• Research by Dan Cook (2013: 24) has shown that the most popular
model is that of the University of Mondragon, namely 3 categories
of member (staff, students and supporters)
• However, Cook suggests that the representation of these categories
should not be equal, and that staff should have greater
representation than students, while the identity and position of
supporters need to be clarified
• Beyond a certain size of organisation (over 500 members) it may be
necessary to form coops within the organisation, e.g. in Mondragon
University each of its four faculties is a coop in its own right (Cook,
2013: 34)
Comments on the Mondragon model
• Clearly a member-owned, member-controlled
• Meets aspirations for workplace democracy
• Shows that a strong federation of cooperatives
may be necessary for a cooperative (university) to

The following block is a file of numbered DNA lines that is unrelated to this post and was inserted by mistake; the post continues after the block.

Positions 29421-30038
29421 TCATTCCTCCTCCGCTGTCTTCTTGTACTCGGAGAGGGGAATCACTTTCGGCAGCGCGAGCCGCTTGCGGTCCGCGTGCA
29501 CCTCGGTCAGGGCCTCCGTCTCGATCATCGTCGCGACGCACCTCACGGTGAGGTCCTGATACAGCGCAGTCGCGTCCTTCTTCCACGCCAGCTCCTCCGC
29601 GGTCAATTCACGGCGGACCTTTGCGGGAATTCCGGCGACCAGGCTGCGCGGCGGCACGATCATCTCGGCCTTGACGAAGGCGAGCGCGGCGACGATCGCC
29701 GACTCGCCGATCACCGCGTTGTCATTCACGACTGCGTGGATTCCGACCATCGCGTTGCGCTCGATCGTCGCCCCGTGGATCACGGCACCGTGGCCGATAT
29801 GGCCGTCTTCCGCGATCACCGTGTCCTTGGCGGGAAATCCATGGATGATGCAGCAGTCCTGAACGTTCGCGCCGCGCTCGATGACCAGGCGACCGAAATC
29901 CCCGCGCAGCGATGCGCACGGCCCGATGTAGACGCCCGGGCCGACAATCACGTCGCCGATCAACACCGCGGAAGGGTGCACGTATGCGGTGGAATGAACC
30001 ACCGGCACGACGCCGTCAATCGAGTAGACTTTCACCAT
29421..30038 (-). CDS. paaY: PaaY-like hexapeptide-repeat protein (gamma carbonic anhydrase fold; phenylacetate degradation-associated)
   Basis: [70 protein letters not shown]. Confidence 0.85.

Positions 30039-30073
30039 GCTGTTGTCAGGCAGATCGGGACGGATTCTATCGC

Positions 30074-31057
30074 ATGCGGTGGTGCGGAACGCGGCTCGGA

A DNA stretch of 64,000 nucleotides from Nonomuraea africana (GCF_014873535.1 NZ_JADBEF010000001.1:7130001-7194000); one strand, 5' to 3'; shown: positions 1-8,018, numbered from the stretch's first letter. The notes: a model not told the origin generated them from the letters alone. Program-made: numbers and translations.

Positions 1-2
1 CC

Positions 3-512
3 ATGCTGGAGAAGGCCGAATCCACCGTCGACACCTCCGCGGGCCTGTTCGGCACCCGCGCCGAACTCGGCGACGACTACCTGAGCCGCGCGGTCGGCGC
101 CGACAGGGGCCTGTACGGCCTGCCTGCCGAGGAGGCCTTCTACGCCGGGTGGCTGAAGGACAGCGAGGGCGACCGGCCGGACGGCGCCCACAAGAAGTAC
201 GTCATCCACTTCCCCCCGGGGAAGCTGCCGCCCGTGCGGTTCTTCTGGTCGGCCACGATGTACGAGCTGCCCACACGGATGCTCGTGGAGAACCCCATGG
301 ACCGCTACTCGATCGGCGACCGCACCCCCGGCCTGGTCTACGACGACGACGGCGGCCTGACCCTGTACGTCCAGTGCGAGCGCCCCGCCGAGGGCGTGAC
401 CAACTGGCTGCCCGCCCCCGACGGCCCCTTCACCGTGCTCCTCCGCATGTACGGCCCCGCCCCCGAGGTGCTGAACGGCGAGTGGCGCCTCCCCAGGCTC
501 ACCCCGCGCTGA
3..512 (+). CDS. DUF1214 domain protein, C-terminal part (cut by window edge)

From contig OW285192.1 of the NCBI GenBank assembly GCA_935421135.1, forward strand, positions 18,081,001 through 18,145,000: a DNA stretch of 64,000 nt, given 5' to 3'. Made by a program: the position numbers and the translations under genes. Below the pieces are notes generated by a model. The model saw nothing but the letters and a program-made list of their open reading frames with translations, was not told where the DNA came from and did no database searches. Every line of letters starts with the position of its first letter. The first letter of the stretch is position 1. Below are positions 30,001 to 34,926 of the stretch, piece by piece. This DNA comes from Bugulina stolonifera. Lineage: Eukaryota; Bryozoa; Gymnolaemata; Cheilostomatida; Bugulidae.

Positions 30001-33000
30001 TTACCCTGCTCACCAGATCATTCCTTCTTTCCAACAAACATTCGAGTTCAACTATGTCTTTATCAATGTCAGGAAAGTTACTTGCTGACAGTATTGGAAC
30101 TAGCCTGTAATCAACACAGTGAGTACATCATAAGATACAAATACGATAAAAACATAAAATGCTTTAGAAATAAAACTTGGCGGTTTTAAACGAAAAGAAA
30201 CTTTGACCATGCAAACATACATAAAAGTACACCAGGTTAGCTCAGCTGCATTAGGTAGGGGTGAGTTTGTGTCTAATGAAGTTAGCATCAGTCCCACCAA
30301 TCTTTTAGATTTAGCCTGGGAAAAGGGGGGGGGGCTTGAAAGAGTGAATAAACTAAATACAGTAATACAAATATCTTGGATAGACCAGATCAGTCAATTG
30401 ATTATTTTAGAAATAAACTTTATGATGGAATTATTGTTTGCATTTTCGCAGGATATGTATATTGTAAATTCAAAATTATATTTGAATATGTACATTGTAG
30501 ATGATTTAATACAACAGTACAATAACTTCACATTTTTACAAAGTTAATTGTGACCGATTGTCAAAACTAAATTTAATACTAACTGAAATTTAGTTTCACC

be viable (see Galor, 2008: 54)
• Should (external) ‘supporters’ be ranked equally
with (internal) staff and students?
• Should students have the same degree of
representation as workers?
The purposes of higher education must include that of emancipation from
capital-labour relations, and the cooperative form is a step towards this.
Moving forward requires a form of collective action in which the ‘collective’ is
‘a broad and distributed entity that includes those engaged in theory building
alongside, and in collaboration with, participants in particular projects. And
their “action” is viewed as having a performative force, surfacing tacit
knowledge and bringing it to bear on what they [Gibson-Graham, 2006: 166]
term “world changing experiments”.’ (Newman, 2013)
The formation of cooperative universities as such ‘collectives’ will have this
performative force, taking us beyond the false dichotomies of capital versus
labour, and private versus public, towards the transformation of capitalism
into a society where wealth is not measured in terms of the cash nexus.
The cooperative movement remains in abeyance but the potential for
collective action is there.